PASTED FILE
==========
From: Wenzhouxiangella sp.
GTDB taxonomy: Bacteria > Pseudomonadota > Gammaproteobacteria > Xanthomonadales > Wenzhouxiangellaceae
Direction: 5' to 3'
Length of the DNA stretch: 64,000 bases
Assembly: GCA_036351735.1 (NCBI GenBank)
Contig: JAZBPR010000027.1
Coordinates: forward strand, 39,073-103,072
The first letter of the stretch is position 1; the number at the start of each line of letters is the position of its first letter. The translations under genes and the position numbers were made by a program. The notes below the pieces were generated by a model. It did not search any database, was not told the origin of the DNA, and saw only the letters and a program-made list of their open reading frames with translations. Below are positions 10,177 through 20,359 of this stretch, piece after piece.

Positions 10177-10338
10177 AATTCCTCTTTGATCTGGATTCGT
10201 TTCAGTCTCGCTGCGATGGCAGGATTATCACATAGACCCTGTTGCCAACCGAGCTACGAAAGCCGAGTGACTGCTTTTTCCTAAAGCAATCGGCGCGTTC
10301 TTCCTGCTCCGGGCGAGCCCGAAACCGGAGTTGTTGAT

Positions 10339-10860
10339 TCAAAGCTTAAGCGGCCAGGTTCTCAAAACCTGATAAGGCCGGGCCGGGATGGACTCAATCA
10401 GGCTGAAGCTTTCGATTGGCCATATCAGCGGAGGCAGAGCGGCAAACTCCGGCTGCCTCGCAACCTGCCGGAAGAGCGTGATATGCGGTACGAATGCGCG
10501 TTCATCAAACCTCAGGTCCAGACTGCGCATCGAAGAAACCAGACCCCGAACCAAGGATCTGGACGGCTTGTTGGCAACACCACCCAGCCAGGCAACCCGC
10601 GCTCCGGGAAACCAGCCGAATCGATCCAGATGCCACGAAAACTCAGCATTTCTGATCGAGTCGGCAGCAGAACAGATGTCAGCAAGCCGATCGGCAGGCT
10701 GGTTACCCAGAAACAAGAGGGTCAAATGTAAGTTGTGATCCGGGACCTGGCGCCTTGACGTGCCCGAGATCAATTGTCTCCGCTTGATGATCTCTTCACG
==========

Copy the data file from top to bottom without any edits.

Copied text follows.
From: Wenzhouxiangella sp.
GTDB taxonomy: Bacteria > Pseudomonadota > Gammaproteobacteria > Xanthomonadales > Wenzhouxiangellaceae
Direction: 5' to 3'
Length of the DNA stretch: 64,000 bases
Assembly: GCA_036351735.1 (NCBI GenBank)
Contig: JAZBPR010000027.1
Coordinates: forward strand, 39,073-103,072
The first letter of the stretch is position 1; the number at the start of each line of letters is the position of its first letter. The translations under genes and the position numbers were made by a program. The notes below the pieces were generated by a model. It did not search any database, was not told the origin of the DNA, and saw only the letters and a program-made list of their open reading frames with translations. Below are positions 10,177 through 20,359 of this stretch, piece after piece.

Positions 10177-10338
10177 AATTCCTCTTTGATCTGGATTCGT
10201 TTCAGTCTCGCTGCGATGGCAGGATTATCACATAGACCCTGTTGCCAACCGAGCTACGAAAGCCGAGTGACTGCTTTTTCCTAAAGCAATCGGCGCGTTC
10301 TTCCTGCTCCGGGCGAGCCCGAAACCGGAGTTGTTGAT

Positions 10339-10860
10339 TCAAAGCTTAAGCGGCCAGGTTCTCAAAACCTGATAAGGCCGGGCCGGGATGGACTCAATCA
10401 GGCTGAAGCTTTCGATTGGCCATATCAGCGGAGGCAGAGCGGCAAACTCCGGCTGCCTCGCAACCTGCCGGAAGAGCGTGATATGCGGTACGAATGCGCG
10501 TTCATCAAACCTCAGGTCCAGACTGCGCATCGAAGAAACCAGACCCCGAACCAAGGATCTGGACGGCTTGTTGGCAACACCACCCAGCCAGGCAACCCGC
10601 GCTCCGGGAAACCAGCCGAATCGATCCAGATGCCACGAAAACTCAGCATTTCTGATCGAGTCGGCAGCAGAACAGATGTCAGCAAGCCGATCGGCAGGCT
10701 GGTTACCCAGAAACAAGAGGGTCAAATGTAAGTTGTGATCCGGGACCTGGCGCCTTGACGTGCCCGAGATCAATTGTCTCCGCTTGATGATCTCTTCACG